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Dan Peters teaching

Peters participates in Fulbright Scholars Program

Long-time English Instructor Dan Peters was recently selected to participate in the Fulbright Roving Scholars Program.

Established in 1987, the program brings American teachers to Norway to teach and lead seminars for both students and teachers. Roving Scholars are asked to offer workshops on American culture, society or history that speak to students’ interests, align with national curricular aims and give students a chance to practice their English language skills.

Peters was one of three educators selected this year for the opportunity. Along with the other Rovers, Peters has been traveling all over the country during October 2021-May 2022 to hold presentations and workshops for secondary school students, their teachers and those who are studying to become teachers.

During his time in Norway, Peters visited 31 schools in 25 cities and towns and spoke to thousands of students. He’s spoke to over 4,000 students and over 100 teachers on a wide rage of topics including Black Lives Matter and Civil Rights movements, American pop culture shows, how to do your own research, conspiracy theories and creative writing.

He has also had the opportunity to facilitate workshops for Norwegian teachers about multimodal composition and academic writing strategies for first generation college students.

For Peters, an important part of his Fulbright experience was building cross-cultural connections and in particular giving young people in Norway a better understanding of American society.

“I often ask students in a class if I am the first American they have ever met. There are almost always students who raise their hands. That’s a responsibility I take seriously. They often have an exaggerated and distorted view of the U.S. and it’s not very flattering. So, one of my goals is to get them to see how our diversity, even when messy, is our strength.” — English Instructor Dan Peters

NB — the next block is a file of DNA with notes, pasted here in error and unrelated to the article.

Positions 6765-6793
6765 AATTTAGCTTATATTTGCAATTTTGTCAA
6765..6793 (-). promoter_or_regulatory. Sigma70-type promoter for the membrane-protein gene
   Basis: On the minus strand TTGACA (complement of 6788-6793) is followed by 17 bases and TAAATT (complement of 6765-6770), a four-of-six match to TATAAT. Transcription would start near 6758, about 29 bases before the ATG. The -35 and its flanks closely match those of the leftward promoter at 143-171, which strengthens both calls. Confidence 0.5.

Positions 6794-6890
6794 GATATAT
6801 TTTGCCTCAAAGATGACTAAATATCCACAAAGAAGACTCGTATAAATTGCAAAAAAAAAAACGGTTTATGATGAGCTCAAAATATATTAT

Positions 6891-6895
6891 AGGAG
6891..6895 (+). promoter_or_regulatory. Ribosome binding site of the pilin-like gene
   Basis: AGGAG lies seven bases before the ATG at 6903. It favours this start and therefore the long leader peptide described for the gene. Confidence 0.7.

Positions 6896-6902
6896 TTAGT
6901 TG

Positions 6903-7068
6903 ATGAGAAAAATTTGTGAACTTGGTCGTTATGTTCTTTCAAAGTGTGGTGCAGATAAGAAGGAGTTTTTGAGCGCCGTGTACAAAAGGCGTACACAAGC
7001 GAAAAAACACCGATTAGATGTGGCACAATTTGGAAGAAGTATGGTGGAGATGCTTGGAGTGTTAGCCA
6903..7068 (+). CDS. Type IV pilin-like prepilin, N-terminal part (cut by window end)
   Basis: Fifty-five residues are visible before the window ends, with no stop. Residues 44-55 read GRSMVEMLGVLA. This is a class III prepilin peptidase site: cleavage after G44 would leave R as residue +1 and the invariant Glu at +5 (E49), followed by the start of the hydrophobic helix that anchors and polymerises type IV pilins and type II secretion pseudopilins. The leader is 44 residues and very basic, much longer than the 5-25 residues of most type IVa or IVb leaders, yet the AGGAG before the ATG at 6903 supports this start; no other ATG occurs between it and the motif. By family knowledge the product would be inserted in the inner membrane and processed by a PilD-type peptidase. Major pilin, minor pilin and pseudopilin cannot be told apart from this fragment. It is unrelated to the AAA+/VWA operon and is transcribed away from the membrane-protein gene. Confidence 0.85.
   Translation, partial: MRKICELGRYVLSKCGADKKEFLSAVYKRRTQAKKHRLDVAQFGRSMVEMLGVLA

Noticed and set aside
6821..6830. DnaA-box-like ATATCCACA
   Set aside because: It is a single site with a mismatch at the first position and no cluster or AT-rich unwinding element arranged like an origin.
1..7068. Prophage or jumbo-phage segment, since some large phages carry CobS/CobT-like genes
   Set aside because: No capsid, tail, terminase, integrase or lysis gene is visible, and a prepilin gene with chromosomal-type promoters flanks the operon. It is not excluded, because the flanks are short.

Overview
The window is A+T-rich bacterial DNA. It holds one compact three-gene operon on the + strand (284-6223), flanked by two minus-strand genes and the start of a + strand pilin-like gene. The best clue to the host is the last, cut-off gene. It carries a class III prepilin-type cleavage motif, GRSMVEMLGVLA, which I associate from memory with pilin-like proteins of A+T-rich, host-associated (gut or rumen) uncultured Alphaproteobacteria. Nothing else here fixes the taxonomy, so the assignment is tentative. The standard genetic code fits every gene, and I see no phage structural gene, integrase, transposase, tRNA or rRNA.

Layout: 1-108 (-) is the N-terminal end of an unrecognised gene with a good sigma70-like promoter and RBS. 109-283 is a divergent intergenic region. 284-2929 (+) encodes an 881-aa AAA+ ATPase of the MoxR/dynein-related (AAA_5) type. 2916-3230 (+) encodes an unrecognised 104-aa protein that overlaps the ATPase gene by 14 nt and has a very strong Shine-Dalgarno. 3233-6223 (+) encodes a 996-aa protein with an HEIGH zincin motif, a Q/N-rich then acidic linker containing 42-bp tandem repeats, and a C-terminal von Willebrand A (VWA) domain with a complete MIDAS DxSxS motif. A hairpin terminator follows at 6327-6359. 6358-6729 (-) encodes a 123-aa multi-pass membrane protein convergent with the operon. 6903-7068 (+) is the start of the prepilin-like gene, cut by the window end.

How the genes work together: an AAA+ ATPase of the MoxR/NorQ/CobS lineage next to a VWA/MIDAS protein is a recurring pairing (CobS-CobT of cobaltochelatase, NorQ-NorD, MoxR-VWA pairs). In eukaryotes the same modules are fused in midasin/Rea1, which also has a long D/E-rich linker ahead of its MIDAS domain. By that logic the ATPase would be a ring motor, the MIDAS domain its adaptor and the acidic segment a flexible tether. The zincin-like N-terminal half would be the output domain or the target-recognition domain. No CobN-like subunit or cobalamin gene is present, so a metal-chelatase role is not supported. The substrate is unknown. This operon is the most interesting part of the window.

Peters hopes this experience with students will leave them with a positive impression of Americans. However, more so the experience provided him with a greater perspective on education and how he may be able to model some of Norway’s strengths in the classroom.

“While meeting me for 90 minutes might make a small difference in their lives, these eight months have left a large impact on me as a teacher and citizen,” Peters said. “The time away from the U.S. has given me a new perspective on our educational system, both the strengths and ways we can learn from Norwegian schools.”

In particular, Peters feels that Norway does an excellent job of getting students to not just know something but to understand it. This is accomplished by modeling their classes at all levels more like a university schedule, with classes meeting less than daily but for longer periods of time.

“This [form] allows for in-depth conversation and exploration of concepts,” Peters said.  “Norwegian schools, and culture in general, work on a basis of equality not common in U.S. classrooms. This means students refer to their teachers by their first names, have a say in what and how they study, and are expected to behave appropriately not by strict disciplinary codes, but rather based on relationships formed with their teachers.”

Peters plans to take this knowledge with him back into the classroom at YVC and beyond.

“While forming relationships and in-depth critical thinking have always been part of our teaching at YVC, it is a good reminder that students at any level can benefit from this approach,” he said. “And when I talk with English teachers, I am often struck by how similar our goals are, as well as our struggles. It’s good to know we share so much in common with educators. It makes me feel part of a community of teachers who are dealing with the same issues we are at YVC in very real, human terms.”

Peters feels grateful for the opportunity to participate in the Fulbright program and bring so much knowledge back to campus.

“I am incredibly grateful to YVC for allowing me to travel this year as a Roving Scholar,” he said. “It has allowed me to see another country’s educational system from the inside and to see our own practices from the outside.

“It’s been a year of incredible growth for me as a teacher, and one that I hope fulfills the Fulbright mission of bringing, ‘a little more knowledge, a little more reason, and a little more compassion into world affairs and thereby to increase the chance that nations will learn at last to live in peace and friendship.’”

Outside of the classroom Peters and his family have had the opportunity to experience cultural sites and experiences in Norway such as fishing for cod and eating whale steak, hiking the country’s forests and coasts, and sledding and skiing.

“We’ve broken ice and jumped in the Oslo Fjord from a sauna, been backstage at the Opera House, saw the opening of the Munch Museum, played chess at the downtown library, checked out skis and hit Sognsvann lake during an aurora where we gathered around a little bonfire.”

The Roving Scholar Program is a unique Norwegian Fulbright opportunity that does not exist in other countries.